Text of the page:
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The Eight Qualities


> 1. Contributing 'anotherness'

Being different involves taking time to really think about the material that you have to be different and original and have ‘anotherness’. But how can we find solutions for the problems that we want to address in the future? By having a different perspective that inspires people. By applying knowledge from one area to another or synthesising ideas from different disciplines.

> 2. Be Emphatic

Empathy is not just a way to extend the boundaries of your moral universe. It is a habit we can cultivate to improve the quality of our own lives. By stepping outside ourselves, we diversify the lives of other people, other civilisations, other cultures and traditions. This is empathy – it is not only something which makes us good, but makes us into more creative thinkers, improves relationships and intensifies human bonds. Empathy is cultivating curiosity about the unknown, challenging assumptions and discovering common ground, listening hard and becoming open, putting ourselves in the shoes of other people, bonding with people of different backgrounds and various hierarchies.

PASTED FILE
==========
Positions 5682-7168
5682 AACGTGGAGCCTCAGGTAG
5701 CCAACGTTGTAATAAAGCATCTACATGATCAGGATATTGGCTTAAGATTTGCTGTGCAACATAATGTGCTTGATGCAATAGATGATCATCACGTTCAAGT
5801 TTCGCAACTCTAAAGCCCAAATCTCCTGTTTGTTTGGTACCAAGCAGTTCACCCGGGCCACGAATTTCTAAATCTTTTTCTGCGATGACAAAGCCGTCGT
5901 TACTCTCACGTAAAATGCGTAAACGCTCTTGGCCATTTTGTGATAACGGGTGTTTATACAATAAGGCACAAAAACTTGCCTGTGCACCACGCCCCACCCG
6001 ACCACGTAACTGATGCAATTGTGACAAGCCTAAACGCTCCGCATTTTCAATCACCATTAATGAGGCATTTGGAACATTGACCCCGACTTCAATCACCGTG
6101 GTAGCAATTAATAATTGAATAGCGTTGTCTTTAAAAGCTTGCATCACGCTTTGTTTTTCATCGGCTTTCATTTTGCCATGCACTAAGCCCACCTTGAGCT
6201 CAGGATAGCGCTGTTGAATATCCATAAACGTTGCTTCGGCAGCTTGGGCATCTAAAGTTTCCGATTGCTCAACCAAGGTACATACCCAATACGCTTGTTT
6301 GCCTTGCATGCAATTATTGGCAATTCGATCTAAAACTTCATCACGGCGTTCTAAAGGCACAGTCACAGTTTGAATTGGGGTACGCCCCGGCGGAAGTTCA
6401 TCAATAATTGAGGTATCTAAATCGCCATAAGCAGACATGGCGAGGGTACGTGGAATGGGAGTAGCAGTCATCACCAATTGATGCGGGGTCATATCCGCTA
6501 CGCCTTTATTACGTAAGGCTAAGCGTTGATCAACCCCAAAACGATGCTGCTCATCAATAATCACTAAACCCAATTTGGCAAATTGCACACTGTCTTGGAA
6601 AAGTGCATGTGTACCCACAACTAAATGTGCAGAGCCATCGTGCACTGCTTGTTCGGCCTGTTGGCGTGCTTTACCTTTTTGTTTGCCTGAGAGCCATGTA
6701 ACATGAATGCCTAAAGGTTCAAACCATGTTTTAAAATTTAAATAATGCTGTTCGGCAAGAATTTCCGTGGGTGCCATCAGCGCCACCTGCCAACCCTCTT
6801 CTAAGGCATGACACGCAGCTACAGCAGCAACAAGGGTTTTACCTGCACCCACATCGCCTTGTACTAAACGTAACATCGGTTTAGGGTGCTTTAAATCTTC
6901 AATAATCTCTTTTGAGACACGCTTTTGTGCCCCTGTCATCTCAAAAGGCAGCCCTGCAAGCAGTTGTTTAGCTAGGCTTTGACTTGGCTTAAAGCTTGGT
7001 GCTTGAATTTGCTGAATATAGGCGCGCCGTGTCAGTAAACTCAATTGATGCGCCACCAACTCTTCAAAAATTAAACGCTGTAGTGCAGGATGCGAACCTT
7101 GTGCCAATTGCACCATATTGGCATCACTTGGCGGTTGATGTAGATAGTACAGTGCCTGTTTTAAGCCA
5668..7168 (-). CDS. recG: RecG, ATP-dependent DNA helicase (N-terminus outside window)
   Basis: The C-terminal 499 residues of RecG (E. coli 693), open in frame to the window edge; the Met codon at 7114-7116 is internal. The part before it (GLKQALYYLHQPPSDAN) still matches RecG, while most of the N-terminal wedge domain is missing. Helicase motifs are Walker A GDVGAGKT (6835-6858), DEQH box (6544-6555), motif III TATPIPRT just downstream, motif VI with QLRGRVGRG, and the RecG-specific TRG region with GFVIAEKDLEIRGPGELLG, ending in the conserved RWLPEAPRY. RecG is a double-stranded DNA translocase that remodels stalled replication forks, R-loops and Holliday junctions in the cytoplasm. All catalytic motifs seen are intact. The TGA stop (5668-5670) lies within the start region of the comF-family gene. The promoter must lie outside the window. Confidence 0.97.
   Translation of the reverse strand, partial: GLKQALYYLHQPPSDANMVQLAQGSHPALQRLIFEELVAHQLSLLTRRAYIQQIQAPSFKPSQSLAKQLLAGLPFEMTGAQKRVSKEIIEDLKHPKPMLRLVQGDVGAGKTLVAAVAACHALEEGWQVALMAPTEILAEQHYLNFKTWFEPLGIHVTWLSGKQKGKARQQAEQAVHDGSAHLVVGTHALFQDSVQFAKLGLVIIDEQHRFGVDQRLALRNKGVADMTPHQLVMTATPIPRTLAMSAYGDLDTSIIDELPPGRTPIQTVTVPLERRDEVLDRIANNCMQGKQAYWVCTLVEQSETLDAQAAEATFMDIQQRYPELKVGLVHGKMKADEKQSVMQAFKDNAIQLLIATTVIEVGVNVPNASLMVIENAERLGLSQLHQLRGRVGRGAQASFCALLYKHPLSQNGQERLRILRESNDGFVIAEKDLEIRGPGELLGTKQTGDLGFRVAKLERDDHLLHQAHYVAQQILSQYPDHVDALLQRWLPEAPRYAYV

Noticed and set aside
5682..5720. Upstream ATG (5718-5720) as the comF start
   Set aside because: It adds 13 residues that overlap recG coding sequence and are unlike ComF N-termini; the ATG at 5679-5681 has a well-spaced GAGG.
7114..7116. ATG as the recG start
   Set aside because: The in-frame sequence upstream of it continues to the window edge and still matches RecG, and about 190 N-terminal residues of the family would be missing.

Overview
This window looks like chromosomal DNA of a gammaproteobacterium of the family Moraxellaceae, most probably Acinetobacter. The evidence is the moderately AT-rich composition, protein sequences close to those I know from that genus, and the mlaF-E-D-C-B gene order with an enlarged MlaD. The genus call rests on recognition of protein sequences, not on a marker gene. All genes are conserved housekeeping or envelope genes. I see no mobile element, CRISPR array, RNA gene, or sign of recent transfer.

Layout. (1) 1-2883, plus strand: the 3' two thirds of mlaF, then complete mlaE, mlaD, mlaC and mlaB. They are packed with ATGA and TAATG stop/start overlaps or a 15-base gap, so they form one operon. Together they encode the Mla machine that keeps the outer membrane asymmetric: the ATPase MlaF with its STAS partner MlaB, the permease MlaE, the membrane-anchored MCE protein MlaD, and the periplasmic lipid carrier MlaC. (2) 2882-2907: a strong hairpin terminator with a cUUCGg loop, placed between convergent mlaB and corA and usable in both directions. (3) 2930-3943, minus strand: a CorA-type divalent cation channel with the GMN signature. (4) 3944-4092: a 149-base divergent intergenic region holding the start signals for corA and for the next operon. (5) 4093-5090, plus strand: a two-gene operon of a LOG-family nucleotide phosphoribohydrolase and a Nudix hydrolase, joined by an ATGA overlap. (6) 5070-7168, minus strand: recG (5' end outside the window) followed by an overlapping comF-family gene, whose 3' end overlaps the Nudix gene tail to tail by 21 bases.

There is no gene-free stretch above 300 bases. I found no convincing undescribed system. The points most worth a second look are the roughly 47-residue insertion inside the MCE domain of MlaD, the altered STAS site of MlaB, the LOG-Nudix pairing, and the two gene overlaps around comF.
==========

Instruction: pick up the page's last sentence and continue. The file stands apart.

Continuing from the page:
> 3. Practice with a Beginner's Mind

Avoid striving for a huge ambitions by piling up endless expectations and comparing yourself to others. Instead, see things as if you are seeing them for the first time. Let go of assumptions and overrated knowledge and experiences which only limit your creative process. This allows for creating new ideas, attitudes and desires at every moment. We must allow ourselves to see things for the first time through the virtues of a beginner’s mind, allowing us to accept infinite possibilities and opportunities as we approach each situation as a fresh experience. Perceiving through a beginner’s mind requires discipline, especially if we specialise in a particular field and have become rutted in our own ideas and opinions.

> 4. Learn Newly

Bear in mind that learning is never accumulated, nor is it an experience. Instead, learning is a continuous process of addition and not a process, whereby we gather and act accordingly. To learn something new we must feel safe, secure, at ease and inspired. New learning is only possible when we avoid assumption, attachment, comparison, encouragement, expectation, influence or financial rewards. Only then we can learn new things effectively, as everything is an illusion.